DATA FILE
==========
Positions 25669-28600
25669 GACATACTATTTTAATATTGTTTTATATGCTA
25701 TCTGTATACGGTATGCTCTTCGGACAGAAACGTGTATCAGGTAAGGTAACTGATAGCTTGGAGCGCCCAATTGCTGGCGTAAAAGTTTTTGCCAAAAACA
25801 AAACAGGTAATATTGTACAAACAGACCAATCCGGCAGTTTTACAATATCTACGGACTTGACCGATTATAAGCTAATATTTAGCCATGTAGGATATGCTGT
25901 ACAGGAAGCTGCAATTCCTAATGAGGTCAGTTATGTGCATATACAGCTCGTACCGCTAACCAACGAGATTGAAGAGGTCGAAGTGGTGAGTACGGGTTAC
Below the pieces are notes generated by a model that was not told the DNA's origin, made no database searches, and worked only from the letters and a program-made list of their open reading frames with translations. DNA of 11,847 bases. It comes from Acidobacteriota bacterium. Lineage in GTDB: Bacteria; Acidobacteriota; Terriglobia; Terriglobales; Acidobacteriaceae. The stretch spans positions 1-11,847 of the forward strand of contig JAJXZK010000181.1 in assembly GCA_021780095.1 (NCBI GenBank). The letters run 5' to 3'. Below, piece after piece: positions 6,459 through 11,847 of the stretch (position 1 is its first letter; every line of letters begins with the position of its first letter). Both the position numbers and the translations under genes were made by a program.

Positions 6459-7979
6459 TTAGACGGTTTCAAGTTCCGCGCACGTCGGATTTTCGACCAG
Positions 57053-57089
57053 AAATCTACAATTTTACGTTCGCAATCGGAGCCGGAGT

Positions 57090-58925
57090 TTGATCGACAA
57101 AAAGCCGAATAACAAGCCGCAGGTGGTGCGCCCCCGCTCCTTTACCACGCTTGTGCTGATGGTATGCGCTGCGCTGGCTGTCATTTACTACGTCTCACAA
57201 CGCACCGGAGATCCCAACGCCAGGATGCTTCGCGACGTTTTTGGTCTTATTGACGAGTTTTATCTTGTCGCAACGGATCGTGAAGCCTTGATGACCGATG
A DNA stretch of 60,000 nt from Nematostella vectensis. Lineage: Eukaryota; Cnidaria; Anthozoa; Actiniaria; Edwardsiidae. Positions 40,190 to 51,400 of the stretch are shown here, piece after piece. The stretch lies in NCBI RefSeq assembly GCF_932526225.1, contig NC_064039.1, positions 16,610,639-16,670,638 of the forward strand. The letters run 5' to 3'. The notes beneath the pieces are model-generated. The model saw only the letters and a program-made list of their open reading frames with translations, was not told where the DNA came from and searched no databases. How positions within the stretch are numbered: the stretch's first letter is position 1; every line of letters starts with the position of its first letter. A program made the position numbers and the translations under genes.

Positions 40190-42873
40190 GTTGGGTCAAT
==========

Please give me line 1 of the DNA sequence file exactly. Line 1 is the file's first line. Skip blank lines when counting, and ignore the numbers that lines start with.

Positions 25669-28600